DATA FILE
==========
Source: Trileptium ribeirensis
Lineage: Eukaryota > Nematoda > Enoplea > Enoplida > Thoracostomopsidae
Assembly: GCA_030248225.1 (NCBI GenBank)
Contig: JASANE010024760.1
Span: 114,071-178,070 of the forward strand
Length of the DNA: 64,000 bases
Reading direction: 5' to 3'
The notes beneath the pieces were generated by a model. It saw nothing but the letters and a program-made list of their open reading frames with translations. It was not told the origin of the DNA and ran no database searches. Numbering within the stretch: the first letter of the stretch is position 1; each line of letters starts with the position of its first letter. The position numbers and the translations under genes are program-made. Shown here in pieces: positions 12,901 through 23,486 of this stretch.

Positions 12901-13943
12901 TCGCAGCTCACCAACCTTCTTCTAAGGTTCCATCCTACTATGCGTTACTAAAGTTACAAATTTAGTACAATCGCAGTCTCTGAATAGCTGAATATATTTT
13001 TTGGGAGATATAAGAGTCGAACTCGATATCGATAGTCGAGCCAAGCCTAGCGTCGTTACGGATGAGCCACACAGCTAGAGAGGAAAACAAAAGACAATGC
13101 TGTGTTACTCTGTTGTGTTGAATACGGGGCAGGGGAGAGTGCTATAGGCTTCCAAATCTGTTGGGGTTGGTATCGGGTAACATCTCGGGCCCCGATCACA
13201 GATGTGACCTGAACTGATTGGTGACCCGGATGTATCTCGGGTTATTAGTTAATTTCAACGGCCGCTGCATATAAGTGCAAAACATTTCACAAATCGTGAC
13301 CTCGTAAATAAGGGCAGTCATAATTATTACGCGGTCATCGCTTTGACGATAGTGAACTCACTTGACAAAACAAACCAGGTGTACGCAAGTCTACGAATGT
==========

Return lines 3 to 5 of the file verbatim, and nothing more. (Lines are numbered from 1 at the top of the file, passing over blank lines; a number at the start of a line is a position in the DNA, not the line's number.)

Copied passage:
Assembly: GCA_030248225.1 (NCBI GenBank)
Contig: JASANE010024760.1
Span: 114,071-178,070 of the forward strand